Goosebumps

Anyone who grew up with R.L. Stine’s horror series Goosebumps will delight at this re-imagining of the classic 90s monsters, most noticeably the Abominable Snowman and ever-terrifying Slappy the Dummy. Your favourite monster is sure to make an appearance in between The Werewolf of Fever Swamp and The Haunted Car. Although on the surface the film may appear to be aimed at a younger audience, the myriad of flashbacks to the original books makes this a real tribute to millennial nostalgia.

Jack Black’s mysterious-but-goofy portrayal of the enigmatic R.L. Stine is by far the highlight of the film. An eccentric loner, Black manages to remain the wittiest and most engaging character in the face of a pun-loving dummy and giant praying mantis. The characters all master the brief, dad-joke dialogue making for an amusing and fast-paced plotline. Bonus points to whoever picked up on the School of Rock parallels when R.L. Stine meets the high-school’s new drama teacher.

The action is chaotic and tongue-in-cheek. A full-on fight scene involving garden gnomes sets the scene for this silly, spooky flick. While it is hard to believe our main heroes – lead boy, girl next door, and token nerd – have any chance against the comically over-threatening monsters, each time a new Goosebumps nightmare is resurrected, the imagination and detail is enchanting. The chaotic monster sequences capture all the childhood magic of reading under the covers and bumps in the dark. In a noticeable effort to propel Goosebumps into the 21st century, perhaps to distance it from the laughable special effects of the 90s Goosebumps TV series, CGI is used to the extreme. Combined with 3D, the action sequences have a tendency to come off as over-processed and fake.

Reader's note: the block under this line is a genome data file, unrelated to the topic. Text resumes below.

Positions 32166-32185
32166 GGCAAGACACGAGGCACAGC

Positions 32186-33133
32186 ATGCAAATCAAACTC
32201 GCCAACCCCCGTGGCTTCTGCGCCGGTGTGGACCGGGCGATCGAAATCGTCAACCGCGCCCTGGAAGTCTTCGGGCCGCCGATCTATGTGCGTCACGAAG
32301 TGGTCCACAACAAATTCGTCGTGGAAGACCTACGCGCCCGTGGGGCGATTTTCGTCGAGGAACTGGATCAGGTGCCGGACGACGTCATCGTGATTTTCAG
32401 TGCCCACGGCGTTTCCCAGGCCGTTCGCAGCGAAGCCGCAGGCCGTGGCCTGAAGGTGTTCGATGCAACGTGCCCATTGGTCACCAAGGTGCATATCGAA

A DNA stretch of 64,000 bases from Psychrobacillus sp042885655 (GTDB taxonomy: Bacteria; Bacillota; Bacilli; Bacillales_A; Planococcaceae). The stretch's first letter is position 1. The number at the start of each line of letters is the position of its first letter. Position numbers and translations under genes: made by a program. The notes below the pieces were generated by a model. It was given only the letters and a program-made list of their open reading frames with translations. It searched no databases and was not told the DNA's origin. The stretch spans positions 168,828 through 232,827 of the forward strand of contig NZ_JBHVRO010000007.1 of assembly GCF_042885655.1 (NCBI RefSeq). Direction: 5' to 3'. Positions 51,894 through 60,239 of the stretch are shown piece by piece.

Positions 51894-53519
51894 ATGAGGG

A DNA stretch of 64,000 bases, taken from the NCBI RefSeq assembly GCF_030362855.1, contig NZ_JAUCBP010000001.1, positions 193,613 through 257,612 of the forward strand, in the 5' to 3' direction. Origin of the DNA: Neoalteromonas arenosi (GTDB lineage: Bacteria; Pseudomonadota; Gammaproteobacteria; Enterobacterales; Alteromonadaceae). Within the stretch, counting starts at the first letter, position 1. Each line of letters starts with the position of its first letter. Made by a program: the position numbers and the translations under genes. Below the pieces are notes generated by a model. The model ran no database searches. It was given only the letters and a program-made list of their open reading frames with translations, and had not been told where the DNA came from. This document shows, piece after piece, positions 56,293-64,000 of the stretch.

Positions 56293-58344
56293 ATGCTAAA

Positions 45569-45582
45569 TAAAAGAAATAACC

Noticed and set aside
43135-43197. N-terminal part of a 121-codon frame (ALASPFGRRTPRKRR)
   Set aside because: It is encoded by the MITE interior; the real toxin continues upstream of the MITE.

However, the story itself is playfully reminiscent of corny 80s blockbusters Ghostbusters or The Monster Squad. Twists right up until the end will keep you guessing, if you don’t think too far ahead.

Goosebumps is an entertaining watch, with several genuinely funny gags and a charmingly self-aware storyline. Bring a child as an excuse to watch this film guilt-free, or bite the bullet and go with grown-ups: your inner child should suffice.

 

Image: Vagueonthehow; Flickr.com

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